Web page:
Read a PDF of our statement here.

The Legal Defense Fund (LDF) filed an amicus brief today in support of the plaintiffs in Turtle Mountain Band of Chippewa Indians et al. v. Michael Howe, Secretary of State of North Dakota, a major voting rights case pending in the Eighth Circuit Court of Appeals. In another recent decision, Arkansas State Conference NAACP v. Arkansas Board of Apportionment, the Eighth Circuit departed from settled law and ruled that private individuals and organizations lack a private right of action under Section 2 of the Voting Rights Act. The brief filed by LDF in the Turtle Mountain case argues that, notwithstanding the Eighth Circuit’s decision in Arkansas NAACP, another federal statute—Section 1983, which was passed during the Reconstruction Era and is now codified as 42 U.S.C. Section 1983—grants individuals the ability to sue to enforce their rights under Section 2 of the Voting Rights Act.  

“Section 2 gives individual voters important rights to protect themselves from discrimination as they seek to participate in our democracy. Our brief explains that under established law it is clear that Section 1983 grants them access to federal courts to enforce those rights,” said Michael Skocpol, Assistant Counsel at LDF. “LDF has been engaged in the movement to protect and preserve the rights of voters under the Voting Rights Act since the statute was passed in 1965. Our work has shown that the private enforcement of the statute is essential to achieving its fundamental purpose of realizing the promise of equal citizenship in our multi-racial democracy.”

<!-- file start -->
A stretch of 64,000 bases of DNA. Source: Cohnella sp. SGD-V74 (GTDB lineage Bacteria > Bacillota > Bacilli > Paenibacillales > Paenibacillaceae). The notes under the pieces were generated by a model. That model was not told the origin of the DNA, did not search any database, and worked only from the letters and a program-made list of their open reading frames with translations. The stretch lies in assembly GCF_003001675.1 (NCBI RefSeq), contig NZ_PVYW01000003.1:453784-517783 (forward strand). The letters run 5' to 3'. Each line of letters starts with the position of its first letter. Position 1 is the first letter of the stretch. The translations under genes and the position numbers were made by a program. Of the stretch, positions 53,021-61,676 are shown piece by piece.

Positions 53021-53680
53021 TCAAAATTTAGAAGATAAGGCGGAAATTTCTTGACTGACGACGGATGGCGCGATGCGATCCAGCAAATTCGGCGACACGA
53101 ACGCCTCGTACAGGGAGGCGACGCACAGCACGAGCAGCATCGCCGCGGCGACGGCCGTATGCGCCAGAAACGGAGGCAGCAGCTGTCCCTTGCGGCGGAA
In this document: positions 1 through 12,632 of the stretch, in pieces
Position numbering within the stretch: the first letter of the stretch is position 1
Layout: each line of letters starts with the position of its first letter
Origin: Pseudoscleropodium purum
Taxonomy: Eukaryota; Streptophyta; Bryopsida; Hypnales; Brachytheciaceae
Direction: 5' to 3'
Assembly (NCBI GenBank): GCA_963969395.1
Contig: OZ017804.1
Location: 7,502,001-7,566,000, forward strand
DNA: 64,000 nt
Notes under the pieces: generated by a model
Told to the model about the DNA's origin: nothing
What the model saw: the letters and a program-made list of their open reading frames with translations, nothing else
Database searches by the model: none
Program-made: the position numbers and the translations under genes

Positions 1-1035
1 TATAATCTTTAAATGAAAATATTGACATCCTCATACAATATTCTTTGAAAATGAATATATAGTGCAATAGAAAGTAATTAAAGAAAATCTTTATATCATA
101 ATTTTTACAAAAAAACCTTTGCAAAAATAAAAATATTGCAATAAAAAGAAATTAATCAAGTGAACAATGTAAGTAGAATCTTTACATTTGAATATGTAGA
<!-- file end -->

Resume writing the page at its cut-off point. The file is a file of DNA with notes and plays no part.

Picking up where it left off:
LDF’s filing was prompted after Secretary Howe appealed a U.S. District Court ruling in favor of the Spirit Lake Tribe, the Turtle Mountain Band of Chippewa, and several individual voters. The District Court found that North Dakota’s state legislative map violated Section 2 because it denied Plaintiffs and other Native American voters in North Dakota an equal opportunity to participate in the political process and elect candidates of choice. In so ruling, the District Court recognized that Plaintiffs have a right to use Section 1983 to enforce Section 2 of the Voting Rights Act.

Read LDF’s amicus brief here.


Founded in 1940, the Legal Defense Fund (LDF) is the nation’s first civil rights law organization. LDF’s Thurgood Marshall Institute is a multi-disciplinary and collaborative hub within LDF that launches targeted campaigns and undertakes innovative research to shape the civil rights narrative. In media attributions, please refer to us as the Legal Defense Fund or LDF. Please note that LDF has been completely separate from the National Association for the Advancement of Colored People (NAACP) since 1957—although LDF was originally founded by the NAACP and shares its commitment to equal rights.